For short to work on your system, it must have free access to the underlying hardware device (by default, the parallel interface); thus, no other driver may have allocated it. Most modern distributions set up the parallel port drivers as modules that are loaded only when needed, so contention for the I/O addresses is not usually a problem. If, however, you get a “can’t get I/O address” error from short (on the console or in the system log file), some other driver has probably already taken the port. A quick look at /proc/ioports will usually tell you which driver is getting in the way. The same caveat applies to other I/O devices if you are not using the parallel interface.

From now on, we’ll just refer to “the parallel interface” to simplify the discussion. However, you can set the base module parameter at load time to redirect short to other I/O devices. This feature allows the sample code to run on any Linux platform where you have access to a digital I/O interface that is accessible via outb and inb (even though the actual hardware is memory-mapped on all platforms but the x86). Later, in Section 8.4, we’ll show how short can be used with generic memory-mapped digital I/O as well.

To watch what happens on the parallel connector, and if you have a bit of an inclination to work with hardware, you can solder a few LEDs to the output pins. Each LED should be connected in series to a 1-KΩ resistor leading to a ground pin (unless, of course, your LEDs have the resistor built in). If you connect an output pin to an input pin, you’ll generate your own input to be read from the input ports.

Note that you cannot just connect a printer to the parallel port and see data sent to short. This driver implements simple access to the I/O ports and does not perform the handshake that printers need to operate on the data.

If you are going to view parallel data by soldering LEDs to a D-type connector, we suggest that you not use pins 9 and 10, because we’ll be connecting them together later to run the sample code shown in Chapter 9.

As far as short is concerned, /dev/short0 writes to and reads from the eight-bit port located at the I/O address base (0x378 unless changed at load time). /dev/short1 writes to the eight-bit port located at base + 1, and so on up to base + 7.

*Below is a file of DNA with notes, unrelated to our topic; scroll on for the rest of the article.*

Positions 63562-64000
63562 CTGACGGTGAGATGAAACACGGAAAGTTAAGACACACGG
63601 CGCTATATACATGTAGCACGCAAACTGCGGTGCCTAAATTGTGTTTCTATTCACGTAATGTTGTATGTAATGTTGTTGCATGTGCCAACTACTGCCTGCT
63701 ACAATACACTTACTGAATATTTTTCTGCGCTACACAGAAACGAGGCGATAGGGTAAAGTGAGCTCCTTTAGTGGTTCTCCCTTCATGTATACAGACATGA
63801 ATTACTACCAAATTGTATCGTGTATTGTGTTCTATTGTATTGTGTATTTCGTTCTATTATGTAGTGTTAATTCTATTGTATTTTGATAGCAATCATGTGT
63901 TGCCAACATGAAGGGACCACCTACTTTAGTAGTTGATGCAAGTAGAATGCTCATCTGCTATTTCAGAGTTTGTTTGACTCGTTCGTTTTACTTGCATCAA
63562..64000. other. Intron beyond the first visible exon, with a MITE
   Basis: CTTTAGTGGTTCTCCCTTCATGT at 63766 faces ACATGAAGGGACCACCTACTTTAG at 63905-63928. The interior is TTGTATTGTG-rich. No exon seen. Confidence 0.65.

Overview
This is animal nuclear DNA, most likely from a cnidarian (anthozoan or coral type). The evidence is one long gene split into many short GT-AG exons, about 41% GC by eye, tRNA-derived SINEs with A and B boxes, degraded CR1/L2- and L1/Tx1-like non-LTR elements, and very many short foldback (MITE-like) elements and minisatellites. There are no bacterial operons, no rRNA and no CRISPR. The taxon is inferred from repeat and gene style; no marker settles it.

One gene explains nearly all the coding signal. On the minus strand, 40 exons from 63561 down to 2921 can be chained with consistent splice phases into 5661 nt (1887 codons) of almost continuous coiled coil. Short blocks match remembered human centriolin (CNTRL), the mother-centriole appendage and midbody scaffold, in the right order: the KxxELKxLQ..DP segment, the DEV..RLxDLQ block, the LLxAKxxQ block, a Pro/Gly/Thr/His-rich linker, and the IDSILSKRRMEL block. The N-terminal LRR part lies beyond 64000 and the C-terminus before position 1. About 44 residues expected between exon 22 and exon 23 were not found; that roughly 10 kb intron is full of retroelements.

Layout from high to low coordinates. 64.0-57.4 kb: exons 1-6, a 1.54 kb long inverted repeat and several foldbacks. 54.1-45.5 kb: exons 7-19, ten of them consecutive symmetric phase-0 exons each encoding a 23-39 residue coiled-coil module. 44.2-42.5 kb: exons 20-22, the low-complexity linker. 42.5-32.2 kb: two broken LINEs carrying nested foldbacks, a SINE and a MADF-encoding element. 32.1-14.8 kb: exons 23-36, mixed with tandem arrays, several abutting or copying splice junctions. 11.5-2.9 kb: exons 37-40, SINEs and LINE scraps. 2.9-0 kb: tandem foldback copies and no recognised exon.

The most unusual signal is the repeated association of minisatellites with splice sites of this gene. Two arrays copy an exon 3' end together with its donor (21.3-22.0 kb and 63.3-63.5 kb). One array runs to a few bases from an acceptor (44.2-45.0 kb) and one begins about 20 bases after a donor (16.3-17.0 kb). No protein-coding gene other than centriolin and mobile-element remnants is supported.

The actual output operation performed by /dev/short0 is based on a tight loop using outb. A memory barrier instruction is used to ensure that the output operation actually takes place and is not optimized away.

while (count--) {
    outb(*(ptr++), address);
    wmb();
}

You can run the following command to light your LEDs:

echo  -n "any string"  > /dev/short0

Each LED monitors a single bit of the output port. Remember that only the last character written remains steady on the output pins long enough to be perceived by your eyes. For that reason, we suggest that you prevent automatic insertion of a trailing newline by passing the -n option to echo.

Reading is performed by a similar function, built around inb instead of outb. In order to read “meaningful” values from the parallel port, you need to have some hardware connected to the input pins of the connector to generate signals. If there is no signal, you’ll read an endless stream of identical bytes. If you choose to read from an output port, you’ll most likely get back the last value written to the port (this applies to the parallel interface and to most other digital I/O circuits in common use). Thus, those uninclined to get out their soldering irons can read the current output value on port 0x378 by running a command like:

dd if=/dev/short0 bs=1 count=1 | od -t x1

To demonstrate the use of all the I/O instructions, there are three variations of each short device: /dev/short0 performs the loop just shown, /dev/short0p uses outb_p and inb_p in place of the “fast” functions, and /dev/short0s uses the string instructions. There are eight such devices, from short0 to short7. Although the PC parallel interface has only three ports, you may need more of them if using a different I/O device to run your tests.

The short driver performs an absolute minimum of hardware control, but is adequate to show how the I/O port instructions are used. Interested readers may want to look at the source for the parport and parport_pc modules to see how complicated this device can get in real life in order to support a range of devices (printers, tape backup, network interfaces) on the parallel port.